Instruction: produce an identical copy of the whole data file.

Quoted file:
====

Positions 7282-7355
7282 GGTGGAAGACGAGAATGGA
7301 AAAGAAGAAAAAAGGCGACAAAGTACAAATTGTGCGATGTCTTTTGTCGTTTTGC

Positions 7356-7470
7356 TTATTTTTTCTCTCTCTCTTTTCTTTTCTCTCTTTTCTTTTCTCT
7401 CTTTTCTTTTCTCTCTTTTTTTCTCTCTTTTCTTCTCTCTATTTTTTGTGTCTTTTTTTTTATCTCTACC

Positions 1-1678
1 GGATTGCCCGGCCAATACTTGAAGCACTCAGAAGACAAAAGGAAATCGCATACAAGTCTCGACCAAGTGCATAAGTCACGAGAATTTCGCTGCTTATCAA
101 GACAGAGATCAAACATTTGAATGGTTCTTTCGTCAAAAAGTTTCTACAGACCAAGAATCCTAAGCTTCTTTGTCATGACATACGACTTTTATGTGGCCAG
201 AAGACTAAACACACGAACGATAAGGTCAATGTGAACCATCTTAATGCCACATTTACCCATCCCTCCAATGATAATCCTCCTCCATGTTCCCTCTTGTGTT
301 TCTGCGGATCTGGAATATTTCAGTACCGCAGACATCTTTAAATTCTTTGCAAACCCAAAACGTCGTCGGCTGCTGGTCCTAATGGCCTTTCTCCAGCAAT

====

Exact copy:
Positions 7282-7355
7282 GGTGGAAGACGAGAATGGA
7301 AAAGAAGAAAAAAGGCGACAAAGTACAAATTGTGCGATGTCTTTTGTCGTTTTGC

Positions 7356-7470
7356 TTATTTTTTCTCTCTCTCTTTTCTTTTCTCTCTTTTCTTTTCTCT
7401 CTTTTCTTTTCTCTCTTTTTTTCTCTCTTTTCTTCTCTCTATTTTTTGTGTCTTTTTTTTTATCTCTACC

Positions 1-1678
1 GGATTGCCCGGCCAATACTTGAAGCACTCAGAAGACAAAAGGAAATCGCATACAAGTCTCGACCAAGTGCATAAGTCACGAGAATTTCGCTGCTTATCAA
101 GACAGAGATCAAACATTTGAATGGTTCTTTCGTCAAAAAGTTTCTACAGACCAAGAATCCTAAGCTTCTTTGTCATGACATACGACTTTTATGTGGCCAG
201 AAGACTAAACACACGAACGATAAGGTCAATGTGAACCATCTTAATGCCACATTTACCCATCCCTCCAATGATAATCCTCCTCCATGTTCCCTCTTGTGTT
301 TCTGCGGATCTGGAATATTTCAGTACCGCAGACATCTTTAAATTCTTTGCAAACCCAAAACGTCGTCGGCTGCTGGTCCTAATGGCCTTTCTCCAGCAAT